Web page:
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Journal ArticleDOI

Investigation on the fine structure of sea-breeze during ESCOMPTE experiment

01 Mar 2005-Atmospheric Research (Elsevier)-Vol. 74, pp 329-353

Abstract: Surface and remote-sensing instruments deployed during ESCOMPTE experiment over the Marseille area, along the Mediterranean coast, were used to investigate the fine structure of the atmospheric boundary layer (ABL) during sea-breeze circulation in relation to pollutant transport and diffusion. Six sea-breeze events are analyzed with a particular focus on 25 June 2001. Advection of cool and humid marine air over land has a profound influence on the daytime ABL characteristics. This impact decreases rapidly with the inland distance from the sea. Nearby the coast (3 km inland), the mixing height Zi rises up to 750 m and falls down after 15:00 (UT) when the breeze flow reaches its maximum intensity. A more classical evolution of the ABL is observed at only 11-km inland where Zi culminates in the morning and stabilizes in the afternoon at about 1000 m height. Fine inspection of the data revealed an oscillation of the sea-breeze with a period about 2 h 47 min. This feature, clearly discernable for 3 days at least, is present in several atmospheric variables such as wind, temperature, not only at the ground but also aloft in the ABL as observed by sodar/RASS and UHF wind profilers. In particular, the mixing height Zi deduced from UHF profilers observations is affected also by the same periodicity. This pulsated sea-breeze is observed principally above Marseille and, at the northern and eastern shores of the Berre pond. In summary, the periodic intrusion over land of cool marine air modifies the structure of the ABL in the vicinity of the coast from the point of view of stability, turbulent motions and pollutants concentration. An explanation of the source of this pulsated sea-breeze is suggested.
Topics: Sea breeze (59%), SODAR (53%), Planetary boundary layer (51%)

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Investigation on the ne structure of sea breeze during
ESCOMPTE experiment
V. Puygrenier, Fabienne Lohou, Bernard Campistron, F. Saïd, G. Pigeon, B.
Bénech, Dominique Serça
To cite this version:
V. Puygrenier, Fabienne Lohou, Bernard Campistron, F. Saïd, G. Pigeon, et al.. Investigation on the
ne structure of sea breeze during ESCOMPTE experiment. Atmospheric Research, Elsevier, 2005,
74 (1-4), pp.329-353. �10.1016/j.atmosres.2004.06.011�. �hal-00135874�

Investigation on the fine structure of sea-breeze
during ESCOMPTE experiment
V. Puygrenier
a,
*
, F. Lohou
a
, B. Campistron
a
,F.SaRd
a
,
G. Pigeon
b
,B.Be´nech
a
, D. Serc¸a
a
a
Laboratoire d’Ae´rologie, Centre de Recherches Atmosphe´riques, UMR 5560 CNRS/UPS,
65300 Lannemezan, France
b
Me´te´o France, Centre National de Recherches Me´te´orologiques, Toulouse, France
Surface and remote-sensing instruments deployed during ESCOMPTE experiment over the
Marseille area, along the Mediterranean coast, were used to investigate the fine structure of the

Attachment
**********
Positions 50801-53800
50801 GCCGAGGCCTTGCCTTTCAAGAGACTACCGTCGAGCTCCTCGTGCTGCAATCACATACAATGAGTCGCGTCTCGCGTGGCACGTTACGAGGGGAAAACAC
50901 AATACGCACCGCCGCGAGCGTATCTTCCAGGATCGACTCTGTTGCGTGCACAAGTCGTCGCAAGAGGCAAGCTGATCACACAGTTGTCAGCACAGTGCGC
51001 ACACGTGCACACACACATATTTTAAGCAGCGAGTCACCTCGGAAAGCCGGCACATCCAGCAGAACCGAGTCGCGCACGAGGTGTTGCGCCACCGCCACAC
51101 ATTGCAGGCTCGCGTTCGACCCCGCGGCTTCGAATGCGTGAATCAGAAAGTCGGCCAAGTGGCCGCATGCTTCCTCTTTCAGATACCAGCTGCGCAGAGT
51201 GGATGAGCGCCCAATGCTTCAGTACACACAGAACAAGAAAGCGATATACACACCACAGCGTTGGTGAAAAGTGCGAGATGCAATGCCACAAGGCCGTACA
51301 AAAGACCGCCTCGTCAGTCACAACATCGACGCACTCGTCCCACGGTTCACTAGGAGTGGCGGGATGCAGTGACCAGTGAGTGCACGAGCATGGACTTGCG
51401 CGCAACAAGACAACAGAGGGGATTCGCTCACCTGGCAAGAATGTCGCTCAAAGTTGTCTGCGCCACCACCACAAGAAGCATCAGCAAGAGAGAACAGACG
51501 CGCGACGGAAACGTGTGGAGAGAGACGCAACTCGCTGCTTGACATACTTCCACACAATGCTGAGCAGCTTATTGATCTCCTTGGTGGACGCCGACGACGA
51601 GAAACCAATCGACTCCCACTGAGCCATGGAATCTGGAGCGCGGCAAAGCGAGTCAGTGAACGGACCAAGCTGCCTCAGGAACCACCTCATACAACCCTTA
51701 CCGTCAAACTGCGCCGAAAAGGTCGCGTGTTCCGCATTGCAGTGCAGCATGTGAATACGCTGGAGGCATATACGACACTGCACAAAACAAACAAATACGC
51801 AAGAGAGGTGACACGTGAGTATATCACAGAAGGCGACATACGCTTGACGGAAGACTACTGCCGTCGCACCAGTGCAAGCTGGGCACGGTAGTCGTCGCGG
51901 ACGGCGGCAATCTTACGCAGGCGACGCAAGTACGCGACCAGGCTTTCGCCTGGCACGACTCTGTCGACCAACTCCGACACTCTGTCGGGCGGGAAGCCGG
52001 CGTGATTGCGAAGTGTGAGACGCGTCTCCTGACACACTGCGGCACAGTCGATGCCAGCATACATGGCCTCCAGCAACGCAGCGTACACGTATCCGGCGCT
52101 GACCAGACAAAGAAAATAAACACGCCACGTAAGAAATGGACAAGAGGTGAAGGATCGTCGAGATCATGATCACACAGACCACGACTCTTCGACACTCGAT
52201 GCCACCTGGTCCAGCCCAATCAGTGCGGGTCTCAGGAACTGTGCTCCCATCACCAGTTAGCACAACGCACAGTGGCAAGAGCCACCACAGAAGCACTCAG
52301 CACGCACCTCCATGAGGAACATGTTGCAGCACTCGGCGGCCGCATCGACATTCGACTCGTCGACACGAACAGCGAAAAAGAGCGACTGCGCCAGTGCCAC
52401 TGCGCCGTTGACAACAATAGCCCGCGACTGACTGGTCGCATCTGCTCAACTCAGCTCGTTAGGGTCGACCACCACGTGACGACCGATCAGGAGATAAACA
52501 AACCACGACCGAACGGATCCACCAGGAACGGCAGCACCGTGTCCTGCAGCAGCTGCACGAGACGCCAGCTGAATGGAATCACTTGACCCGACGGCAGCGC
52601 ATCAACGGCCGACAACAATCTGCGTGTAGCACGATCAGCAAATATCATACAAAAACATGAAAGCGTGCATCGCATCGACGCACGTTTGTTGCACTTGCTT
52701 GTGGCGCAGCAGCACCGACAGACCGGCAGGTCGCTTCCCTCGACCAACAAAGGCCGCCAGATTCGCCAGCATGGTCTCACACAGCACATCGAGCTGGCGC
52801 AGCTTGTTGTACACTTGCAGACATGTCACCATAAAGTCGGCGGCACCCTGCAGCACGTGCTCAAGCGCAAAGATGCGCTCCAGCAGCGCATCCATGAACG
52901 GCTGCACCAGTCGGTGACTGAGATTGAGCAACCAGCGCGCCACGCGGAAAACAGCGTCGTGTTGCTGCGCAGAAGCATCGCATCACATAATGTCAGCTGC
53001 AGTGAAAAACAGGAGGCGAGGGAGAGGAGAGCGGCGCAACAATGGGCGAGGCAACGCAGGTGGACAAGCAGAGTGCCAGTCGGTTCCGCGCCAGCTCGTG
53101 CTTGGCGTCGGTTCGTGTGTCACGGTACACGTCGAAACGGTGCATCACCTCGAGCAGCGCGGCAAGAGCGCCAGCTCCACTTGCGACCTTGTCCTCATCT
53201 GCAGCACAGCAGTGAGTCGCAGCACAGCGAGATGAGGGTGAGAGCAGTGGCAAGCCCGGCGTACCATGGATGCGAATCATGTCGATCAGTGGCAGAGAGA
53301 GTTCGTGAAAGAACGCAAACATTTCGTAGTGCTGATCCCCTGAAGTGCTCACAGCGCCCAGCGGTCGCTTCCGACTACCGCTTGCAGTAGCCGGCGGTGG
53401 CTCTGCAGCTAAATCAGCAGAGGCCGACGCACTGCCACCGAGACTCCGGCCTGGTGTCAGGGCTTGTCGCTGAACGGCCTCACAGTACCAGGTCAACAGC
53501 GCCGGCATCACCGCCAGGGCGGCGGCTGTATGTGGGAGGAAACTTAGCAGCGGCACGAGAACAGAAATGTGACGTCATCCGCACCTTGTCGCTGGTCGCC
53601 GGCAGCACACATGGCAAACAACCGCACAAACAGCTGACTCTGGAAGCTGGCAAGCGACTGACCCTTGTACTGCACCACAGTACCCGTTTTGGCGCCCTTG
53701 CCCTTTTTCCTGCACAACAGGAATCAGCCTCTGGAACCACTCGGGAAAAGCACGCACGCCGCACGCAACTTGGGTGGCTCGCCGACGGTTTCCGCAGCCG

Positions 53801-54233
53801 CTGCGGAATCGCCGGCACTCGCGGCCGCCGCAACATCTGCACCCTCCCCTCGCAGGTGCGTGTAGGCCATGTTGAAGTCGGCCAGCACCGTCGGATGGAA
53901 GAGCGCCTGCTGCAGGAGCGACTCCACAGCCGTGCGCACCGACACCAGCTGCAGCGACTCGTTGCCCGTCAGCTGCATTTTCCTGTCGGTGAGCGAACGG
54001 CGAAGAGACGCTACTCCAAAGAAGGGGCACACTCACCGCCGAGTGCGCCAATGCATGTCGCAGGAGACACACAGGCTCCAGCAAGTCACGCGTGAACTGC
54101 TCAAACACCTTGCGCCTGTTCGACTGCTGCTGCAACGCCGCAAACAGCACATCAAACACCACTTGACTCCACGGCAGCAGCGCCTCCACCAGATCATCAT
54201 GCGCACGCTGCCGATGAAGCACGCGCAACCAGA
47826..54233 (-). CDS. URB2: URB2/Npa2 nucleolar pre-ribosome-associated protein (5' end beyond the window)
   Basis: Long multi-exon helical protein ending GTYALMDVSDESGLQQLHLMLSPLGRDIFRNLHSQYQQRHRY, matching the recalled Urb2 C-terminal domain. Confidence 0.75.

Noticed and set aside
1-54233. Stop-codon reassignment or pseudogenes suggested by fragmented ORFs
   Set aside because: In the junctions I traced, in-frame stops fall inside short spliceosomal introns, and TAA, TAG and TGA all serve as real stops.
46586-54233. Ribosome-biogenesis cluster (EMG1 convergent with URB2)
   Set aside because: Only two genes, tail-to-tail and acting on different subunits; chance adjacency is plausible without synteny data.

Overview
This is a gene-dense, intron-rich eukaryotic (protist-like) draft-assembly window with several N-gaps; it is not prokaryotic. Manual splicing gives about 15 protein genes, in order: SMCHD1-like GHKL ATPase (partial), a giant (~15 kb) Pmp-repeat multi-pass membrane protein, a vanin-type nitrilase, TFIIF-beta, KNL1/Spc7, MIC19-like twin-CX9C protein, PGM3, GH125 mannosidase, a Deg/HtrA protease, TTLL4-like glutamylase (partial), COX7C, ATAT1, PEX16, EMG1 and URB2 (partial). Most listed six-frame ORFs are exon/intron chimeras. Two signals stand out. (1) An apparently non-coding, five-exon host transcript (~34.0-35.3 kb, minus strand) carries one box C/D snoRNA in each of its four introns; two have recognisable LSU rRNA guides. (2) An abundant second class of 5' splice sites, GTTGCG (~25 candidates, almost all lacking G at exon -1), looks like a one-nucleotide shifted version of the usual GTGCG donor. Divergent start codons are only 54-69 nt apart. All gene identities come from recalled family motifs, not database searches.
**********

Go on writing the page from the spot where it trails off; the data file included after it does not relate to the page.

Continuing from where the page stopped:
atmospheric boundary layer (ABL) during sea-breeze circulation in relation to pollutant transport and
diffusion. Six sea-breeze events are analyzed with a particular focus on 25 June 2001.
Advection of cool and humid marine air over land has a profound influence on the daytime ABL
characteristics. This impact decreases rapidly with the inland distance from the sea. Nearby the coast
(3 km inland), the mixing height Zi rises up to 750 m and falls down after 15:00 (UT) when the
breeze flow reaches its maximum intensity. A more classical evolution of the ABL is observed at
only 11-km inland where Zi culminates in the morning and stabilizes in the afternoon at about 1000
m height.
Fine inspection of the data revealed an oscillation of the sea-breeze with a period about 2 h
47 min. This feature, clearly discernable for 3 days at least, is present in several atmospheric
variables such as wind, temperature, not only at the ground but also aloft in the ABL as observed by
sodar/RASS and UHF wind profilers. In particular, the mixing height Zi deduced from UHF profilers
observations is affected also by the same periodicity. This pulsated sea-breeze is observed principally
above Marseille and, at the northern and eastern shores of the Berre pond.
* Corresponding author. Centre de Recherches Atmosphe´riques, 8 rou te de Lannemezan, 65300
Campistrous, France. Tel.: +33 562406105; fax: +33 562406101.
E-mail address: puyv@aero.obs-mip.fr (V. Puygrenier).
1

In summary, the periodic intrusion over land of cool marine air modifies the structure of the ABL
in the vicinity of the coast from the point of view of stability, turbulent motions and pollutants
concentration. An explanation of the source of this pulsated sea-breeze is suggested.
Keywords: Atmospheric boundary layer; Sea-breeze oscillations; Remote sensing measurements; Pollution
1. Introduction
For evident reasons of commercial exchanges, the most important industrial
complexes and megalopolis are located along maritime coastal region. Under high
pressure conditions, these densely urbanized zones are affected by pollution episodes
during land and sea breeze circulations, which mix continental and maritime air with
very different physical characteristics. A better understanding of these breeze flows is
of primary importance to ameliorate pollution peaks prediction and to evaluate air
quality policy in coastal areas. The international ESCOMPTE campaign was conducted
in summer 2001 to investigate pollutant transport, diffusion and emission in the
Marseille/Berre Mediterranean regio n, one of the most polluted area in France (
http://
medias.obs-mip.fr./Escompte
). The main objective o f ESCOMPTE is to assess
numerical modeling of atmospheric pollution (
Cros et al., 2004). Together with the
ESCOMPTE project, the urban boundary layer (UBL) experiment (
Mestayer et al.,
2004
) deployed specific facilities within Marseille in order to document the fine-scale